I think the function you might be looking for may be:

W $SYSTEM.Mirror.GetMemberType()

The return values are: Indeterminate, Not Member, Failover, Async, Disaster Recovery, Read-Only Reporting or Read-Write Reporting.

You can also get a lot more info than just if it's a primary or not from:

W $SYSTEM.Mirror.GetStatus()

Hope this helps!

Would this section of documentation help with your situation?

https://docs.intersystems.com/latest/csp/docbook/DocBook.UI.Page.cls?KEY=GJSON_create#GJSON_create_serialize_streams

(I'm aware this is from the latest documentation online, but I did confirm that this section also exists in my HealthShare 2017.2 version as well.)

That section appears to basically describe how to save the JSON to a temporary file on the filesystem, then re-open the file as an Object and access the key successfully without hitting <MAXSTRING>. Yes, I'm aware that does cause extra storage I/O, so for busy servers this could have a negative impact on I/O performance.

It looks like they also offer a possible solution changing the JSON entity to a %Stream.GlobalCharacter which can handle strings much larger than <MAXSTRING> which may help with not adding nearly so much storage I/O as the solution in the previous paragraph.

Hope this helps!

43, if you have to read in the variable. -4 if it's assumed to already be there. +4 if you need to see a carriage return between the input and the output:

R Z F I=1:1:$L(Z) S J=$E(Z,I) F K=1:1:J W J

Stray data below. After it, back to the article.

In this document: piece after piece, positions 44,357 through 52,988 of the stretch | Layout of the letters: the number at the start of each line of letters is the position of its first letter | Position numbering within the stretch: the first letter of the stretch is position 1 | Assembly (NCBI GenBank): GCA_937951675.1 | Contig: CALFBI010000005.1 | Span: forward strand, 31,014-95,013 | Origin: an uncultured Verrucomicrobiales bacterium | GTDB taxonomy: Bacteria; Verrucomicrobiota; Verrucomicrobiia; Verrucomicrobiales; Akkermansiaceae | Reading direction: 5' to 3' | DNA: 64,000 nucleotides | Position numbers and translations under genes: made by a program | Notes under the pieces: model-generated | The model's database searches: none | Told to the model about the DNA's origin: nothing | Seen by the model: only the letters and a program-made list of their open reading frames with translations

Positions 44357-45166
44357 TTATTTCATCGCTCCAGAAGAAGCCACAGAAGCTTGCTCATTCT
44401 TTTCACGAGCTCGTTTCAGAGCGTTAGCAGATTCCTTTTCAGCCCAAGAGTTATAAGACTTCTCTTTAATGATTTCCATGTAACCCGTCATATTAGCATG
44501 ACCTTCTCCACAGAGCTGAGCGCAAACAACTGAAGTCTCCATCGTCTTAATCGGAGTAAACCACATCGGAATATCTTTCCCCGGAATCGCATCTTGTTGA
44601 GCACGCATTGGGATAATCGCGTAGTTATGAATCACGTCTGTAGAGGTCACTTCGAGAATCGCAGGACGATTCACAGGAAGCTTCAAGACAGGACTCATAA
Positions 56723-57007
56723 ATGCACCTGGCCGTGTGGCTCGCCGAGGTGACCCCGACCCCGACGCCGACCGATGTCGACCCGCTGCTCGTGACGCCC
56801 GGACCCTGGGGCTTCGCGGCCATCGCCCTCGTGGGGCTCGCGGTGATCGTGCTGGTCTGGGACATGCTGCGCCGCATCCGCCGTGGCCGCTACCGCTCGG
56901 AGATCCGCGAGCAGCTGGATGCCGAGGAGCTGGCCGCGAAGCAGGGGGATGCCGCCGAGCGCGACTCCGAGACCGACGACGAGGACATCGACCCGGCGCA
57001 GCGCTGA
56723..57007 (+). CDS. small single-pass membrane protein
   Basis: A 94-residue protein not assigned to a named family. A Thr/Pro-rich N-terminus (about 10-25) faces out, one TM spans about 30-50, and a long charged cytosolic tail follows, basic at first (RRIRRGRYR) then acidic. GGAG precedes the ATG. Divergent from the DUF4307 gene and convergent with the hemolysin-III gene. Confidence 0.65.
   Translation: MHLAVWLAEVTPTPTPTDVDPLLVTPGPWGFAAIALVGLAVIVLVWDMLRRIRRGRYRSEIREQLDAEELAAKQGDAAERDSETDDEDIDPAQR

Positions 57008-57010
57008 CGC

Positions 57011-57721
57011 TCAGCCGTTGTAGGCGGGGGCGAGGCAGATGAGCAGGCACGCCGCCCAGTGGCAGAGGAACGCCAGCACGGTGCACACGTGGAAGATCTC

Here's the '-4' code if you assume the Z variable has the initial integers:

F I=1:1:$L(Z) S J=$E(Z,I) F K=1:1:J W J

And, here's the +4 code to add the carriage return between input & output:

R Z W ! F I=1:1:$L(Z) S J=$E(Z,I) F K=1:1:J W J

Enjoy!

[edited to add other cases.]

Brandon,

All may not be lost; you may just need a different (smaller) FOIA database. Indian Health Service uses an offshoot of the VA's VistA Database which IHS calls RPMS (Resource and Patient Management System). As IHS is a government entity, they also have to release a FOIA version of their database, and last I checked it's around 4G, which should allow you to run it under the free release of IRIS.

I will warn you - a lot of the menus will look different and there's a lot of added / modified functionality due to the database customization to bring it inline for the needs of the Native American population, but the core is still VistA and can still be used free as a learning tool.

To download it, go here: https://www.ihs.gov/rpms/applications/ftp/